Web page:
“Un homme? Pourquoi un homme?”
Having recently seen Isabelle Huppert on stage and Fanny Ardant at a film festival, I was reminded that I hadn’t watched François Ozon’s 8 Femmes for some time and I took great pleasure in reacquainting myself with a film I love dearly. If I believed in guilty pleasures this would be up there but for me, there’s no guilt at all, purely pleasure. Adapted by Ozon from the play by Robert Thomas, 8 Femmes is a retro delight, a technicolour musical version of an Agatha Christie-esque murder mystery, beautifully spoofing the overblown Hollywood style.
It also boasts quite the roll-call of cross-generational French acting talent in the eight women it gathers in a snowbound country mansion to celebrate Christmas with the single man of the piece Marcel. There’s his wife Gaby (Catherine Deneuve), his mother-in-law Mamy (Danielle Darrieux), his sister-in-law Augustine (Isabelle Huppert), his daughters Catherine (Ludivine Sagnier) and Suzon (Virginie Ledoyen), his sister Pierette (Franny Ardant) and his household staff Madame Chanel (Firmine Richard) and Louise (Emmanelle Béart).
Continue reading “DVD Review: 8 Femmes”
The cast of 8 Femmes all sing in the film so it wasn’t too hard to find other examples of their music and so here’s a selection of some of my (Deneuve-heavy) favourites.
Continue reading “8 Femmes chantent”
“Qu’est-ce que tu veux monsieur?”
Anne Fontaine’s Nathalie… doesn’t have the greatest of reputations but I have to say I rather like the film, so very typically French in its study of middle class angst, extra-marital affairs and sexual obsession. Fanny Ardant plays icily cool gynaecologist Catherine whose marriage to Gerard Dépardieu’s Bernard has grown a little stale, her suspicions at his increasing absences eventually proved when she finds evidence of adultery on his phone.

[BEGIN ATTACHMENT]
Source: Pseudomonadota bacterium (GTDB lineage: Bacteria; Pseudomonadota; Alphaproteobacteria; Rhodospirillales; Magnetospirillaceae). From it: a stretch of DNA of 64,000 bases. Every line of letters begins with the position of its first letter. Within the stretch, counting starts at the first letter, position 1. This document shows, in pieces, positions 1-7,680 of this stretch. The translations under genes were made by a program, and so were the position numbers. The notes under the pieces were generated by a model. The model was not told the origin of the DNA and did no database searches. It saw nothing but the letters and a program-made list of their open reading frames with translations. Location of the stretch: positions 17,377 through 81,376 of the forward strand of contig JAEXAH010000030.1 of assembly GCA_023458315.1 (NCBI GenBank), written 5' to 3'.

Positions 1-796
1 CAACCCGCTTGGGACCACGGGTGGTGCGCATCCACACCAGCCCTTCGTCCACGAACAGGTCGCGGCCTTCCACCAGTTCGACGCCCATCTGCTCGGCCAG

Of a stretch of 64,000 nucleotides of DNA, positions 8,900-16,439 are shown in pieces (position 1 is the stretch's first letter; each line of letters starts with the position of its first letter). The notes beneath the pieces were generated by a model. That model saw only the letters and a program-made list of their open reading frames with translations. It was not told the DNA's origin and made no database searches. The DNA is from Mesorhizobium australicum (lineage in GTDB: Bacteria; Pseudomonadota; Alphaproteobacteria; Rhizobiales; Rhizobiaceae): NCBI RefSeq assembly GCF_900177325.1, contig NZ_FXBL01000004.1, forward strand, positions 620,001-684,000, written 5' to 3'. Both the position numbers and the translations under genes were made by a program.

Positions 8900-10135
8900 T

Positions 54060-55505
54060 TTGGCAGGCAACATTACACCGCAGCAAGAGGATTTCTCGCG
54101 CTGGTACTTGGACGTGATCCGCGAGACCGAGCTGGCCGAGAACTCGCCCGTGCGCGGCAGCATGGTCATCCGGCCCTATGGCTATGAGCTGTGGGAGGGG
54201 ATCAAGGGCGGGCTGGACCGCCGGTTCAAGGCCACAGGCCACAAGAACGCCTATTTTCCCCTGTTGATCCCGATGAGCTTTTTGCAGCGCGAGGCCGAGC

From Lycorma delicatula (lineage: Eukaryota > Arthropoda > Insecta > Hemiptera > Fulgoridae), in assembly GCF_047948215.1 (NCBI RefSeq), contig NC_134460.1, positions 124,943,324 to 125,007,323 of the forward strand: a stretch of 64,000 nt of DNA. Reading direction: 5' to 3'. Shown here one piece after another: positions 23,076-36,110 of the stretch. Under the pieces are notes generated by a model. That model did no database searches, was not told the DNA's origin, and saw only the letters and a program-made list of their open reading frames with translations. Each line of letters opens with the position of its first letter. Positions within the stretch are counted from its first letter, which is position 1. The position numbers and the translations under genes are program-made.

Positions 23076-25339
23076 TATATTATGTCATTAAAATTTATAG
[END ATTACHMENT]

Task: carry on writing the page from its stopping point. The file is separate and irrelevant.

So naturally she contracts a prostitute, Emmanuelle Béart’s Marlene who is swiftly renamed Nathalie, to meet up with her husband, seduce him and then tell her all about it. This then awakens something in Catherine’s own sexuality which encourages her to develop a somewhat unhealthy relationship to an already twisted set-up as she has an affair by proxy with her husband, as well as an actual affair with another man. Continue reading “DVD Review: Nathalie…”
“Ethan, you’re not making any sense”
Emmanuelle Béart probably wouldn’t thank me for selecting this particular movie to represent her but as I scrolled down the rest of the cast list, I could scarcely believe that both Kristin Scott Thomas and Vanessa Redgrave were in this film – it being so long since I first saw it that I remember nothing of it – that I couldn’t resist revisiting it. A remake of the 70s TV show helmed by Brian De Palma and led by Tom Cruise, Mission: Impossible has since become a highly successful franchise, though this first film hasn’t really stood up to the test of time.
It is actually quite amusing to watch, not least because it is nearly 20 years old now and nothing dates quite so quickly as a movie that does hi-tech. The 90s version of the internet is hilarious as is the technological chatter, and the email client that is used is as quaint as anything. Special effects look laboured (those glasses…!) and the climactic big sequence is simply daft – a helicopter chasing a Eurostar train through the Channel Tunnel? (although granted, such ridiculousness is a Hollywood staple in such big-budget action films). Continue reading “DVD Review: Mission Impossible”